Today’s inflationary backdrop offers a notable contrast: the inflationary path of least resistance is now higher. This argues that Credit excesses will exert a more robust impact on inflationary biases throughout the Chinese economy – inflationary forces that have achieved powerful self-reinforcing momentum. Furthermore, official efforts to restrict financial outflows add a further dimension to the analysis. Not only do I expect this year’s Credit to exhibit more potent effects, it is also likely that tighter regulations ensure less finance leaks out of the system through international flows. In short, unprecedented quantities of new “money” and Credit will in 2017 further inflate a Chinese economic system already terribly maladjusted by years of unprecedented monetary excess.

Already this year, Emerging Market equities (EEM) have posted double-digit gains (10.1%). Stocks in Brazil and Argentina are up 12.5% and 16.3%. Indian stocks have risen 6.9%. Too be sure, the incredible Chinese Credit boom is playing a major role in fueling strengthening inflationary biases throughout developing markets and economies.

February 15 – Bloomberg (Sho Chandra): “Forget wondering when U.S. inflation will reach the Federal Reserve’s goal. It may be there already. The biggest monthly jump in almost four years in the Labor Department’s consumer-price index led some analysts to raise their estimates… for the Fed’s preferred inflation gauge, the Commerce Department’s personal consumption expenditures price index. Morgan Stanley’s Ted Wieseman and Michelle Girard of NatWest Markets both said that the PCE measure probably rose 2% in January from a year earlier, up from previous projections of 1.8%. Economists at Goldman Sachs gave an estimate of 1.98%.”

Here at home, January CPI rose 2.5% y-o-y, the strongest gain since early 2012 (core CPI up 2.3% y-o-y). After drifting around zero for much of 2014, y-o-y CPI increased to 1.4% by January 2016. Anyone doubting that global inflationary dynamics have evolved from a year ago should examine a few CPI charts.

Talk one year ago was of indomitable global deflationary forces. The ECB and BOJ stepped up with major QE expansions, while the Fed put rate normalization on hold after a single little baby step. Central bank buying coupled with already over-liquefied markets spurred a historic collapse in global bond yields. After beginning the year at 62 bps, a melt-up in bund prices saw yields sink to below zero by June (on the way to negative 19bps). Italian yields dropped from 1.59% to 1.04%. Spanish yields fell from 1.77% to 0.88%, while French yields dropped from 0.99% to 0.10%. Yields in the UK sank from 1.96% to 0.52%. Japanese yields dropped from 0.26% to negative 0.29%. After beginning 2016 at 2.25%, ten-year Treasury yields were down to 1.36% near mid-year. Too much “money” (speculative and otherwise) chasing too few bonds.

There are now apparently ample quantities of bonds for global buyers. With inflation dynamics pointing to rising general price levels, “risk free” sovereign bonds are no longer the securities of choice. Importantly, ongoing QE has ensured that markets have become only more over-liquefied. These days, however, it’s much more a case of “too much ‘money’ chasing too few equities and corporate debt instruments”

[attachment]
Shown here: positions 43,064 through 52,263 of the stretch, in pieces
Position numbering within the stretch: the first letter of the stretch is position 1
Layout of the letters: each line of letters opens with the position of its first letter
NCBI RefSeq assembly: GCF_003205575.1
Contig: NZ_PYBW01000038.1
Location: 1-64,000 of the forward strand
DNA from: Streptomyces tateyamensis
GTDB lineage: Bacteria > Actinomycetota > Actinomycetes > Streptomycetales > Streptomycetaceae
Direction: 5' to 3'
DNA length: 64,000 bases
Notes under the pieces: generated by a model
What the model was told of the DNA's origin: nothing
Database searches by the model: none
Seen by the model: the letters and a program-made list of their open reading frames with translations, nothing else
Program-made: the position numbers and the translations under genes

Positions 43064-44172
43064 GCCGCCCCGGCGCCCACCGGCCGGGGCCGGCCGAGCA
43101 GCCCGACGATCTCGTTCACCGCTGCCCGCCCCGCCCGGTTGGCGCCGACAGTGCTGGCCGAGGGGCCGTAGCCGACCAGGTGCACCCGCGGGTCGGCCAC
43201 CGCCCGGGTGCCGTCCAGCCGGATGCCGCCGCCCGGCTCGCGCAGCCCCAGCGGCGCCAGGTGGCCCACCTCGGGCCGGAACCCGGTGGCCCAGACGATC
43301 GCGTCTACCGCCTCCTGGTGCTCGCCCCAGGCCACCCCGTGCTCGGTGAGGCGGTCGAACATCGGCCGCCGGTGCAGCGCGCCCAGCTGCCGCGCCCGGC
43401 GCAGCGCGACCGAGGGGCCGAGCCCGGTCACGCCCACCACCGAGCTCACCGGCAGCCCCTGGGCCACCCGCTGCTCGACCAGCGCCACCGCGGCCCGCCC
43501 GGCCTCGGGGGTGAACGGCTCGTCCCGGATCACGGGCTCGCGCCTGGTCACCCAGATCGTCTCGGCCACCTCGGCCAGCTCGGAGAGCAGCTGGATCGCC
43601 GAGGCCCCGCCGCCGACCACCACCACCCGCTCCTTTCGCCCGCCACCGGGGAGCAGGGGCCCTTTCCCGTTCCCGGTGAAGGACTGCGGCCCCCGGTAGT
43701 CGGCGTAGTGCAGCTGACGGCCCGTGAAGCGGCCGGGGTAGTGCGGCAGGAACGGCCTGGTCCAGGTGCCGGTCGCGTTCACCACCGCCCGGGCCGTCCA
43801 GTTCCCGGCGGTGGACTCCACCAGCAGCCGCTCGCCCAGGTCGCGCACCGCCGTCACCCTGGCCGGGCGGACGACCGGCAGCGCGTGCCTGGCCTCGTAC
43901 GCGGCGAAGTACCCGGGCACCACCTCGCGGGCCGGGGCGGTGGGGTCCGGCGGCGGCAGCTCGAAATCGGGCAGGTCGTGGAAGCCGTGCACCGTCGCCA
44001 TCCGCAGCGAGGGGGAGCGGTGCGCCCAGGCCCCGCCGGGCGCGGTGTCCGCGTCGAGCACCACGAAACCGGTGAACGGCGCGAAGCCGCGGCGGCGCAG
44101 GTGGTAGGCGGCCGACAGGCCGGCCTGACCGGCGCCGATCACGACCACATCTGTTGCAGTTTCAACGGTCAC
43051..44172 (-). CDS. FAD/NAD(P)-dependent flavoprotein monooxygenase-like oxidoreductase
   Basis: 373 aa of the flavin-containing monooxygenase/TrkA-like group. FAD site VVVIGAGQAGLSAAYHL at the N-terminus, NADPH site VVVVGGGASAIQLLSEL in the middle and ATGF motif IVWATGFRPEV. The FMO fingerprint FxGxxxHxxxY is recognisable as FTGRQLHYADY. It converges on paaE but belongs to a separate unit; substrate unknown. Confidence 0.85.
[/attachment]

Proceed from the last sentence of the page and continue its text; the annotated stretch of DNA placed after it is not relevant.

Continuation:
Highly speculative sovereign debt markets dislocated back in 2016. It was the type of speculative blow-off and derivative-related melt-up that previously would have ended in tears (along with bloody havoc). So far, ongoing QE and near-zero rates have ensured a most orderly of major market reversals. At the same time, the monetary backdrop has guaranteed that speculative melt-up dynamics have turned their sights on equities, corporate debt and EM. Global markets are today being dictated by extraordinary monetary and speculative dynamics. Trump policy proclamations provide convenient market justification and rationalization.

It is a prevailing 2017 theme that global markets are extraordinarily vulnerable to an unexpected change in the monetary backdrop. Count me just as skeptical of the current equities surge as I was of last year’s surging bond markets. In my mind, the 2017 bull story for equities is as dubious as last year’s deflation histrionics – rationalization for a surge in bond prices driven more by a powerful global market dislocation than underlying fundamentals.

I’m not necessarily arguing that we’ve commenced a sustainable surge in consumer price inflation. An accident in China, Europe or Japan (to name only the most obvious), and the world could sink right back into the disinflationary muck. At least in the short-term, the upward momentum in inflationary pressures could be enough to sway central bank decision making. So long as CPI trends were pointing downward, it was easy to rationalize the positive case for QE. CPI pointing upward around the globe just might have central bankers thinking twice about QE infinity. For a number of years now, market operators have slept soundly at night knowing any meaningful “Risk Off” (de-risking/de-leveraging) would be countered with yet another batch of QE.

Yellen took on a relatively more hawkish tone this week. The March 15 FOMC meeting is now in play for a rate rise, while an increasing number of analysts are now forecasting three increases during 2017. The ECB will clearly face heightened pressure to wind down QE. And even BOJ chief Kuroda this week made uncharacteristically cautious comments with respect to the risks of monetary stimulus. But in the short-term, I’ll look to Beijing for perhaps the most intriguing monetary developments. And there is support for the view that recent equity gains have been fueled by market dislocation dynamics, the type of advance that would leave risk assets especially vulnerable to a changing monetary backdrop.

February 16 – Wall Street Journal (Chris Dieterich and Gunjan Banerji): “It is the buzz of Wall Street: a five-day, 15% plunge in a U.S. mutual fund whose bearish bets were undone by the S&P 500’s latest run to fresh records. The decline of Catalyst Hedged Futures Strategy fund, a $3.4 billion fund employing complex derivatives, is topic du jour on trading desks fixated on the surprising resilience of the postelection U.S. stock rally and the long decline of volatility, or price swings. Many investors have been surprised by the S&P 500’s 9.7% run-up following the Nov. 8 election… The Catalyst fund typically uses options positions in a configuration that seeks to maximize gains from stable or gently rising markets, or else shield investors from sudden declines.”


Original Post 18 February 2017

Categories: Doug Noland, Perspectives